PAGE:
I'm in a quandary, because Alianore and Tanzanite have kindly nominated me for a Thinking Blogger Award (which started here), and I'm having a very difficult time narrowing my own awards to five choices.

I'll first have to return the favor and nominate Alianore all over again, because I love reading about all things related to Edward II. It was an utter delight to me when I first discovered her blog, and it's still the first I check every morning. (By the way, most of the conversations I have about Edward II run thusly: Me: "It's about Edward II." Them: "Isn't he the one who married Wallis Simpson?")

Reading the Past, Sarah Johnson's blog is a treasure trove of information for readers of historical fiction, with industry news, reviews, and posts that are just plain fun.

Tea at Trianon by Elena Maria Vidal is full of fascinating posts, especially those about Marie Antoinette and her contemporaries, and I've learned a great deal from reading it. Truly a thinking woman's blog.

Nan Hawthorne's The Blue Lady Tavern is one of the more clever writer's blogs I've come across. I always enjoy stopping by for a mug.

The fifth? It's too hard to pick just one, but I'm going to go for Carla's, because I first ran across it on a day I was feeling really lousy in a number of ways, and it cheered me up immensely.

There's many other worthy blogs on the sidebar here. Don't know what I did without them all, really!

Wednesday, April 04, 2007

Mr. Darcy's Diary: A Review

Given my choice of Jane Austen heroes, I lean more toward Captain Wentworth or Mr. Knightley than Fitzwilliam Darcy. But all three have their good points, so I was content to while away a couple of hours in the company of Mr. Darcy, courtesy of Amanda Grange in Mr. Darcy's Diary, published in the UK in 2005 and recently released in the United States by Sourcebooks.

Mr. Darcy's Diary begins at about the time that Darcy rescues his young sister from the fortune-hunting Wickham and ends not long after his marriage to Elizabeth Bennet. (If you consider these spoilers, you clearly aren't the target audience for this novel. Go read Pride and Prejudice and the rest of the Austen novels immediately. Then read them all over again. Then you're ready to try the retellings.)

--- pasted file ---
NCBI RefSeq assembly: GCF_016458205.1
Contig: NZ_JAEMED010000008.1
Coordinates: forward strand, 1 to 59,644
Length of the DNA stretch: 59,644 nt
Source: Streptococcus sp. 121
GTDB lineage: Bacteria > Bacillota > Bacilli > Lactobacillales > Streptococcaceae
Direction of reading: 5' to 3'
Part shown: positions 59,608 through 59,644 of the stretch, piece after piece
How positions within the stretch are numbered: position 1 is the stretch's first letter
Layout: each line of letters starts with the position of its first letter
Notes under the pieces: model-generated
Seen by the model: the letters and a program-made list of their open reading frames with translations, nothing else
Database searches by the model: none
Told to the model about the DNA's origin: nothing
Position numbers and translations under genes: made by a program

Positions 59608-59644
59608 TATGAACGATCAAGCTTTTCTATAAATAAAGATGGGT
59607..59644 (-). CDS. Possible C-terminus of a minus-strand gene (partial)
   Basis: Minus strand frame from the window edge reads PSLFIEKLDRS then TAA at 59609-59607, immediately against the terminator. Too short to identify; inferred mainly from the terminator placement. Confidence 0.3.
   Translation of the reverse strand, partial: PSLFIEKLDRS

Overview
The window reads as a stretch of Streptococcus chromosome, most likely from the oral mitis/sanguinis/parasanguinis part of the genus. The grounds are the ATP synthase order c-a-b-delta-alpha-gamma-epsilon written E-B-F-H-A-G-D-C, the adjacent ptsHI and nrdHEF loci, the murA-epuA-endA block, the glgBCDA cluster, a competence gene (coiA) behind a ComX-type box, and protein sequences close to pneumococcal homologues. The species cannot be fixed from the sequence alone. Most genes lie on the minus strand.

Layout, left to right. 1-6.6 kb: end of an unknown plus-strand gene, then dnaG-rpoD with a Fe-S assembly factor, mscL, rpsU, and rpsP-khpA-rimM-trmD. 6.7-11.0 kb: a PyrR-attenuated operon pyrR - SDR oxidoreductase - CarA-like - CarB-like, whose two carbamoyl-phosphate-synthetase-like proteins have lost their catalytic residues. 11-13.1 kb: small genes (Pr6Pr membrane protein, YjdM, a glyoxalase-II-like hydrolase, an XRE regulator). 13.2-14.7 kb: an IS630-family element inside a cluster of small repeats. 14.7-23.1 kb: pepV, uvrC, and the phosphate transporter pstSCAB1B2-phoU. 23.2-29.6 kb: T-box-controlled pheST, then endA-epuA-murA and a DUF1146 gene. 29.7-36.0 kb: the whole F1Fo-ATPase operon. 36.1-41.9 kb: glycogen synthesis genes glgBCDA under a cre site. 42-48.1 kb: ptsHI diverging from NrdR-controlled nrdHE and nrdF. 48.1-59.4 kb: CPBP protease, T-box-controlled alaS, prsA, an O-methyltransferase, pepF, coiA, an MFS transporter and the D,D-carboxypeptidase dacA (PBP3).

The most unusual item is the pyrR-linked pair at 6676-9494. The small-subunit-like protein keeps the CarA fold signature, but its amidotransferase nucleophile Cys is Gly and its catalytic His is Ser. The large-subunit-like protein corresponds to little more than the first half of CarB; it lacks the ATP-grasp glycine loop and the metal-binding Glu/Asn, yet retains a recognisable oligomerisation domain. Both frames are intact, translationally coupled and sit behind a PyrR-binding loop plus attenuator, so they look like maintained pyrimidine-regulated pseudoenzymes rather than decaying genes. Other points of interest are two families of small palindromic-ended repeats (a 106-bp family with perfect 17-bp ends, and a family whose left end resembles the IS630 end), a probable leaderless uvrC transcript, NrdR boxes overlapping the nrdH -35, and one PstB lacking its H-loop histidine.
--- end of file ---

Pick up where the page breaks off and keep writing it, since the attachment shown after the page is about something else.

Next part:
As is proper, Grange doesn't attempt the impossible task of competing with the Divine Jane, but tells Darcy's story in her own style, with charm and a gentle wit. While her characters are true to Austen's creations, a couple of surprises lurk, only adding to the reader's pleasure.

The well-known scenes between Elizabeth and Darcy are here, of course, and I found that the novel dragged a little at such points, with the retelling suffering in comparison to the original. Fortunately, there are plenty of entirely fresh scenes, such as the ones where Mrs. Bennet decides to serve Darcy sauces and where Darcy tries to make small talk with a dimwitted heiress, in which Grange's own humor and warmth shine, making this an amusing and diverting read for Austen fans.

Sunday, April 01, 2007

The Mystery of the Princes in the Tower Solved

Poring over the Latin manuscript of Sir Thomas More's History of King Richard III, in which More squarely lays the blame for the murder of the Princes in the Tower on Richard III, cryptographers have made a shocking discovery as to the Princes' real cause of death.

Five-year-old Thomas More himself was the killer.

The tragedy occurred when young Thomas, visiting the Tower with his father, who had legal business there, encountered the young Princes shooting on the grounds. When Edward offered to let Thomas have a turn, Thomas's arrow went awry, landing in Edward's back. When Richard ran over to help his brother, Thomas, thinking Edward IV's eldest son was "playing dead," took a second shot—fatally wounding Richard as well.

"He was a great humanist, but a lousy archer," concludes a professor at Cambridge University, who preferred to speak anonymously until the whole amazing story is published in a scholarly journal.

But why, knowing his own guilt, did Thomas smear Richard III's name? Explains the professor, "He was so shocked at what he had accidentally done, he was in denial, as we might say now. For years, he probably did really convince himself that Richard III did it. Then something—we don't know what—caused him to recover his lost memories, and he remembered what had really happened. But he'd written such a compelling tale, he really didn't want to change it, so instead he added this coded confession, knowing that someday the code would be broken. Took us long enough, didn't it? But we did get a damn good Shakespeare play out of it, you'll have to admit."

Though the team of cryptographers have remained close-lipped as to the precise details of the code, it appears that More took the Latin version of the manuscript with him to the Tower during his imprisonment there by Henry VIII. There, he made revisions that to the untrained eye appear to be superficial changes but that in reality formed a sophisticated code in which he confessed his guilt. "He had a lot of time on his hands," explained the professor.

Why was young More never punished for his actions? "He ran off, and when the guards came across the bodies and realized what had happened, they were afraid they'd be accused of negligence and lose their heads, so they buried the bodies quickly and started rumors that the boys had been smothered by the king's agents. It was a really successful cover-up for such rank amateurs. Goes to show that there's hope for us all, doesn't it?"

Asked to comment, an official with the Richard III Society said, "On the one hand, it's complete vindication; on the other, it pretty much puts us out of business, doesn't it? I think I'll go down to the local and have a pint or two."